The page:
As an osteopath and strength trainer specializing in the treatment and management of persistent pain, I have helped countless people with back pain. At our clinic, Southampton Physio, we see people every day who have put up with back pain for far too long… from office workers in Bitterne and Portswood, to people commuting in from Fareham, Hythe and Bursledon.
They all have one question, why does my back still hurt and how can I treat it?
Back pain can start seemingly from nowhere… A muscle spasm, a disc injury, irritation to a facet… most of the time these are small injuries. The body’s reaction can be huge, and you end up suffering with severe pain, your muscles go into spasm, the area local to the injury can become inflamed. In severe cases this can impact the nerves coming from the spine and cause pain to travel down those nerves into the legs.
For 95% of people, this resolves in less than six weeks. But for an unfortunate few, this pain can go on for years. There are many reasons for this. Sometimes it’s a genetic predisposition towards an overactive “pain reaction” that’s difficult to get under control. If back pain runs in your family, or you believe that your back is inherently weak or unstable, then you might react to the pain in a different way. Some people avoid movement altogether after an injury and never return to normal levels of activity, which can lead to deconditioning in the back which predisposes you to future re-injury.
Whatever the exact reason, in some people that initial episode starts a pain cycle that reinforces itself over time. As the pain continues and you don’t find a solution, the nervous system can start to get increasingly sensitive. Movements or forces through your lower back that were previously well-tolerated begin to trigger the “pain system” and cause your muscles to spasm, and your back feels stiffer and stiffer. This motivates you to move less and less… leading to more sensitivity, deconditioning, and the cycle continues.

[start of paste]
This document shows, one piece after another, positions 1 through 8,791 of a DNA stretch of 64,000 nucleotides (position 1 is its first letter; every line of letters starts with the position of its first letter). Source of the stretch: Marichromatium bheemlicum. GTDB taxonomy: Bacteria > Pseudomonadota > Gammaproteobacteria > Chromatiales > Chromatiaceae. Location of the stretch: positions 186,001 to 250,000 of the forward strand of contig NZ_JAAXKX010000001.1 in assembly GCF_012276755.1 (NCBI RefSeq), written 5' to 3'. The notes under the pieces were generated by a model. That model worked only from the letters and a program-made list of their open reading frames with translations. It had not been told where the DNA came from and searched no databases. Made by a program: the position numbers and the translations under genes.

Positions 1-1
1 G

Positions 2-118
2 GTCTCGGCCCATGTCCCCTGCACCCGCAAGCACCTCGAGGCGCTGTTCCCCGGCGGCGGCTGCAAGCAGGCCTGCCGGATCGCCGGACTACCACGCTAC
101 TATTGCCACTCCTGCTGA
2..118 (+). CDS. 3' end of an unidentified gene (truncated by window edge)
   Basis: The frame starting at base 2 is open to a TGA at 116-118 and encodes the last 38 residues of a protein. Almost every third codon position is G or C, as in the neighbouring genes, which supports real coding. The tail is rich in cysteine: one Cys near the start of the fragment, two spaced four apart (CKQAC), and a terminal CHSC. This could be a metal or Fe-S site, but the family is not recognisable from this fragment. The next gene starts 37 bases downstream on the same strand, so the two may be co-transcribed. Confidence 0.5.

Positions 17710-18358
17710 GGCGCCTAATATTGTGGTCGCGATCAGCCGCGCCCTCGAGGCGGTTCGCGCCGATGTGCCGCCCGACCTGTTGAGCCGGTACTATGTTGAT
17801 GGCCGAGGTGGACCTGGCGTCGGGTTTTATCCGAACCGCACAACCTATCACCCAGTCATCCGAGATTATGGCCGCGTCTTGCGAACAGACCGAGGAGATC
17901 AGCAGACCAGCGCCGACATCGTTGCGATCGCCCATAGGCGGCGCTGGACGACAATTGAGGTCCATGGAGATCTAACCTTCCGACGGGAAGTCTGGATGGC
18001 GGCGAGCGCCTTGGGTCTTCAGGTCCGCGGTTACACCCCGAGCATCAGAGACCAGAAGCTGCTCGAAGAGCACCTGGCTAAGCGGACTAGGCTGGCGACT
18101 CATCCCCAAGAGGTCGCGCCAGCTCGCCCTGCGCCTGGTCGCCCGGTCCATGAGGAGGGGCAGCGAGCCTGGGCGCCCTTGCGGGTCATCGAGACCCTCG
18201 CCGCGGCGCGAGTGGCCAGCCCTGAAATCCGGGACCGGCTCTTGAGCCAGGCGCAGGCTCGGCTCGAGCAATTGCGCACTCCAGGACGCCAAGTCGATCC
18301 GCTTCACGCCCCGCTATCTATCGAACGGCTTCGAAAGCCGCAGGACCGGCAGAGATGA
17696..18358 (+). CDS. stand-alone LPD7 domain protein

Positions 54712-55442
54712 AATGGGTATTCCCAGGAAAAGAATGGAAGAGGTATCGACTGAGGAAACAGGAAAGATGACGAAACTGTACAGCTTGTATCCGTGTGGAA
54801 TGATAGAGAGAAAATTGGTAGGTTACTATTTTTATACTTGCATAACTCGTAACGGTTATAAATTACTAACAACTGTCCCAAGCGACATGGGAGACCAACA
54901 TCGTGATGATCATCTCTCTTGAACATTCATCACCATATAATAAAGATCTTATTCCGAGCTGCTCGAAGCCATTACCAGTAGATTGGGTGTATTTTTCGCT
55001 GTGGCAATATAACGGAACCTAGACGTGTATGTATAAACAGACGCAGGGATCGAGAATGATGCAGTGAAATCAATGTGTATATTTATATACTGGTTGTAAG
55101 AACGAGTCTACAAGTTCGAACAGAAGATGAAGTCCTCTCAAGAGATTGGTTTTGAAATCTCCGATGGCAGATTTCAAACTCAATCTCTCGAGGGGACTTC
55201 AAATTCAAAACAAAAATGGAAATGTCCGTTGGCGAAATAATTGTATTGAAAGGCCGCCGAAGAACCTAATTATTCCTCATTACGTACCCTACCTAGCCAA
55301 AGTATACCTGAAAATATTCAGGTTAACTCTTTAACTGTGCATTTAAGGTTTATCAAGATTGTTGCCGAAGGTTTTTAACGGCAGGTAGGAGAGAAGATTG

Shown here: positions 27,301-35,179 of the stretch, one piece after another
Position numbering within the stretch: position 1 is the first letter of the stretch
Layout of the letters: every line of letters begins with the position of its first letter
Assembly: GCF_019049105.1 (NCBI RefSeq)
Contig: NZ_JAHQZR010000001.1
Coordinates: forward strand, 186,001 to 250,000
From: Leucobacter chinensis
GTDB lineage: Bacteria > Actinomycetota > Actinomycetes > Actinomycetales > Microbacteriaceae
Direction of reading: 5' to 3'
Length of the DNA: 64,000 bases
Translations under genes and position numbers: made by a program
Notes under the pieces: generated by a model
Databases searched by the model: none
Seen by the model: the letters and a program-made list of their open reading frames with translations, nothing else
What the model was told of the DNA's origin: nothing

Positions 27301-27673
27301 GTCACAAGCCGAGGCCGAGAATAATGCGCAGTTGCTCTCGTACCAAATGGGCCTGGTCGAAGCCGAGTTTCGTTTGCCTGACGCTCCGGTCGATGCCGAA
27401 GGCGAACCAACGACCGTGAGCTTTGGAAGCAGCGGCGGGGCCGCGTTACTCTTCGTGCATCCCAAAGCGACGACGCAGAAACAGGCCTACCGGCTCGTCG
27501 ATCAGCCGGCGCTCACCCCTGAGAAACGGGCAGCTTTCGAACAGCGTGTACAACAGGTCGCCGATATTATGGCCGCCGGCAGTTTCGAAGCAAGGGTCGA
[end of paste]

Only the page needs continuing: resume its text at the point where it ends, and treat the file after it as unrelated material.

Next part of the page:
All of this can lead to increasing levels of anxiety about the pain itself:
What if my back pain never goes away?
Will my back pain be permanent?
Do back injuries ever get better?
These questions can play on your mind and contribute to this cycle, until eventually this pain can come to dominate every aspect of your life. You stop doing things you used to love, you stop going out so much. You become more isolated, less active and all of this has knock on effects on your mood, your health… and your back. This cycle is what causes a back injury to get worse over time.
Now, this helps to explain the why. But keep on reading and we’ll go through how we treat lower back pain at Southampton Physio, including some ways to improve pain that you may never have considered.
The first thing that we do is to identify that this is back pain caused by an injury and not something more serious, by ruling out red flags.
The main red flags for back pain are:
- Severe pain in both legs, with or without tingling, P&N or numbness
- Changes in sensation in around the genitals and back passage
- Changes in bladder or bowel functioning since the onset of back pain
- Changes in sexual function or sensation during sex
These are signs of a condition called cauda equina syndrome and require immediate medical attention. This is the most serious back injury.
There are other medical conditions that can present as lower back pain, and for that we would ask questions related to your general health. If your back pain has been going on for months or years, then the chances of it being something medically serious are very low.
Once we are happy that your back pain isn’t anything sinister, we’ll assess you to start to work out the best treatment options.
How to treat it?
At this stage, people often ask exactly where the pain is coming from: is it a muscle or is it a disc? The fact is that we can’t tell. Even with MRI scans and x-rays we can’t tell exactly where the pain is coming from. We can see on an MRI that there may be damage to discs, or degeneration in around the spinal structures, but these findings are common in people with no pain at all.
The questions we ask, and the questions you can ask yourself, to begin to form a treatment plan are:
- What aggravates your pain? This could be movements such as bending forward, day-to-day activities, activity levels on a given day or week, stressful events, and times of life? Try to identify the triggers for your pain.